New Zealand Speaker of the House Trevor Mallard perfected the art of multitasking as he bottle-fed a fellow lawmaker’s baby while presiding over a heated debate in Parliament this week.
The six-week-old baby boy belonged to Labour MP Tāmati Coffey, who had just returned from paternity leave. Coffey and his husband welcomed to the world their son Tūtānekai Smith-Coffey, born via surrogate mother, last month.
According to Reuters, Coffey was cuddling the newborn in the chamber when Mallard offered to hold him. He continued to hold the baby and even bottle-fed him through the chamber’s animated debate about fuel prices.
“Normally the Speaker’s chair is only used by Presiding Officers but today a VIP took the chair with me,” Mallard tweeted with a picture of him cradling the baby.
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Normally the Speaker’s chair is only used by Presiding Officers but today a VIP took the chair with me. Congratulations @tamaticoffey and Tim on the newest member of your family. pic.twitter.com/47ViKHsKkA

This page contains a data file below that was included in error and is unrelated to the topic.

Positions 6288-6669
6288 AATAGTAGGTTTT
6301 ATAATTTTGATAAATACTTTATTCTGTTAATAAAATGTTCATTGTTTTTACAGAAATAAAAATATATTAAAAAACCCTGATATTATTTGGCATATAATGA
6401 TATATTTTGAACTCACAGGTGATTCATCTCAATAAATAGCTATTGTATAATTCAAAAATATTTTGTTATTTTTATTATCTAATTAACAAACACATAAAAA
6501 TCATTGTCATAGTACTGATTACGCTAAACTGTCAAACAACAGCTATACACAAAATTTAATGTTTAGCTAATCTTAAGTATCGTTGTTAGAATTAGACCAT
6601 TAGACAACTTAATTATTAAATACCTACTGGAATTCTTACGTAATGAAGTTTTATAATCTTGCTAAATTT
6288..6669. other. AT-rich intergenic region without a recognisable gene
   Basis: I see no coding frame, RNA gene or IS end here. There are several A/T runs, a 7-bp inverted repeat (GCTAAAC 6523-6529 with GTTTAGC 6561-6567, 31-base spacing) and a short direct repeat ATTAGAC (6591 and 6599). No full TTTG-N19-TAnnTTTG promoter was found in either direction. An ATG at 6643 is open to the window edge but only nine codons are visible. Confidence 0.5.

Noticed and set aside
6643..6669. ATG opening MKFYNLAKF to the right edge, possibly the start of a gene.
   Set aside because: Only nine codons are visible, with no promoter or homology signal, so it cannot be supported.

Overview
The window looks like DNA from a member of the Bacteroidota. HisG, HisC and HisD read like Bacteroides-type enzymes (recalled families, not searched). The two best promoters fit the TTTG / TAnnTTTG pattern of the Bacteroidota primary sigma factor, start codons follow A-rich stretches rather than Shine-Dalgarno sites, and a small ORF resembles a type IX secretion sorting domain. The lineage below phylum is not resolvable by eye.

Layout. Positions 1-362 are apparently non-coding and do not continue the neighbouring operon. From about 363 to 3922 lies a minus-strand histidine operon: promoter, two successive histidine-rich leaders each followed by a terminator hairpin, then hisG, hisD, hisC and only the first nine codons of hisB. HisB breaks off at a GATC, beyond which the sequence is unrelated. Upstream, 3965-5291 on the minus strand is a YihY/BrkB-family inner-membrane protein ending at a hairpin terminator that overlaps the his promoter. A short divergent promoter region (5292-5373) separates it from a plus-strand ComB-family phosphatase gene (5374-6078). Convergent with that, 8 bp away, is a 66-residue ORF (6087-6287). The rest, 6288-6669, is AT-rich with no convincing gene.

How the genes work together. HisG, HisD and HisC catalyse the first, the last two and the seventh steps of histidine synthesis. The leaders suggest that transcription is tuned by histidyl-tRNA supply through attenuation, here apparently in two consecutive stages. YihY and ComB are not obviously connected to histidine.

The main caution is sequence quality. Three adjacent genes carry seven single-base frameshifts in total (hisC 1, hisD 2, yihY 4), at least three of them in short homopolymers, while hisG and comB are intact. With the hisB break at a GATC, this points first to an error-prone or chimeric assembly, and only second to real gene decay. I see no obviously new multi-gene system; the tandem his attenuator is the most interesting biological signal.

Tūtānekai’s presence in the chamber isn’t the first instance of the government’s open-door policy to babies.
New Zealand Prime Minister Jacinda Ardern, who became the second elected leader in history to give birth while holding office, brought her then 3-month-old daughter to the United Nation’s Nelson Mandela Peace Summit last year.
However, not all international governments are as child-friendly as New Zealand.
Kenyan lawmaker Zulekha Hassan was ejected from the floor of the National Assembly earlier this month after bringing her 5-month-old baby to parliament.
Hassan, who has two other children, said she had to bring the baby to work because she wasn’t able to make other arrangements and didn’t want to call out.
Several legislators walked out of parliament to protest her ouster, which coincidentally, happened during World Breastfeeding Week.
Contributing: Associated Press. Follow Adrianna Rodriguez on Twitter: @AdriannaUSAT.
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